This blog has frequently alluded to the seemingly light penalties for motor vehicle drivers who kill or injure pedestrians and bicyclists in New York City. One example of this, reported last week by Gothamist.com, is the accident in East Williamsburg three years ago in which a truck driver struck and killed a cyclist in Brooklyn. We reported on the incident when it occurred in 2011.
According to the Department of Motor Vehicles, the truck driver had not done anything more egregious than fail to signal his right turn, the maneuver that killed the bicycle rider. The driver said that he did not notice that he had hit the cyclist.
Initially, he was issued a summons by NYPD because he did not signal his turn, but the charges were dismissed. The Brooklyn District Attorney’s office declined to charge him.
Because he was unaware that he had hit the cyclist, the truck driver left the scene, but was questioned the next day after nearby surveillance video allowed investigators to identify the truck. However, the driver has not faced any criminal charges, and the DMV recently announced that they would suspend his license for six months, one of the most severe penalties issued to a driver who was not drunk.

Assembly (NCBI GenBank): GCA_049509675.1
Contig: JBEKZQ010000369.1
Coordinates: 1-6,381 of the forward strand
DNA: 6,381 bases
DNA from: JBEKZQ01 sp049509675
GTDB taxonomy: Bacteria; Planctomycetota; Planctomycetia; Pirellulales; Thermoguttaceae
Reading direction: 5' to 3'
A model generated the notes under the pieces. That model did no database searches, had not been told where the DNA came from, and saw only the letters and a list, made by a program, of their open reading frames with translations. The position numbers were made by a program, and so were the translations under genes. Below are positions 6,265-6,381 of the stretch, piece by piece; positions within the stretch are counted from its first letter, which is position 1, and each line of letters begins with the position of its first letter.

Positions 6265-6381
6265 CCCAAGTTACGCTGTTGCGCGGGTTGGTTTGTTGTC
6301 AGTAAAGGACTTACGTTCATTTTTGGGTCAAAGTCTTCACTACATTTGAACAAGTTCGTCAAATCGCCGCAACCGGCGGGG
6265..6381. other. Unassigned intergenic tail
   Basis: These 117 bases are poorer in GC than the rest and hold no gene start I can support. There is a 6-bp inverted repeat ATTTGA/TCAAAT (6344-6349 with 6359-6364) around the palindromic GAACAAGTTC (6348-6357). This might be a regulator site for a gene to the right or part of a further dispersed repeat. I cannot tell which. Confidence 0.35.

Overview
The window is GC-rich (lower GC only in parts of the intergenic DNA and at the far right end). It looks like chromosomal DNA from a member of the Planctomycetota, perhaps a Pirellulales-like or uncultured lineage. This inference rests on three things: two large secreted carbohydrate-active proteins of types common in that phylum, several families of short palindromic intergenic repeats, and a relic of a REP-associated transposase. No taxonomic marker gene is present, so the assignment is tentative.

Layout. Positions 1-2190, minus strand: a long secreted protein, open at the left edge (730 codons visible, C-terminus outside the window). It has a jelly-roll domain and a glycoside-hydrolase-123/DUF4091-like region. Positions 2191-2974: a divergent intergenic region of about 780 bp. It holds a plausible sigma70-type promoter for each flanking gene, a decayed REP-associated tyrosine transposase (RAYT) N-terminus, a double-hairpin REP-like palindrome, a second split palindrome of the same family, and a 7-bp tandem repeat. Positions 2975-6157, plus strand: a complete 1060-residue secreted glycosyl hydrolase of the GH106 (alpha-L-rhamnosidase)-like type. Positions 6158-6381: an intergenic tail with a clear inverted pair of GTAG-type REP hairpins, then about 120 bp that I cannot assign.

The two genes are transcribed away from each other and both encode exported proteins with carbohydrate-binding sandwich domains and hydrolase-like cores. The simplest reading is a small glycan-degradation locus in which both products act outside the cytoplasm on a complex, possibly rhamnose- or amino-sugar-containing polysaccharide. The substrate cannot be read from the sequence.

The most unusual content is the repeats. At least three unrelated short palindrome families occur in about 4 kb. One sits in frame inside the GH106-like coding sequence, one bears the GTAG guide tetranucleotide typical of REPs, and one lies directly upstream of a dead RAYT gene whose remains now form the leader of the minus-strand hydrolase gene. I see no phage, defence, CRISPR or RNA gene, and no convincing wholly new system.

The pressure to impose some penalty on the driver came primarily from the man’s parents, who mounted an aggressive campaign in search of justice for their son and transparency in the way such deaths are handled. Streetsblog.com has reported on the results of this campaign, which has resulted in the DMV scheduling safety hearings to determine what happened in several fatal accidents, including the East Williamsburg truck-bicycle accident.
The suspension of the truck driver’s license reverses a miscarriage of justice in the death of the cyclist. But is this enough? Advocates for safer streets think it is a good first step.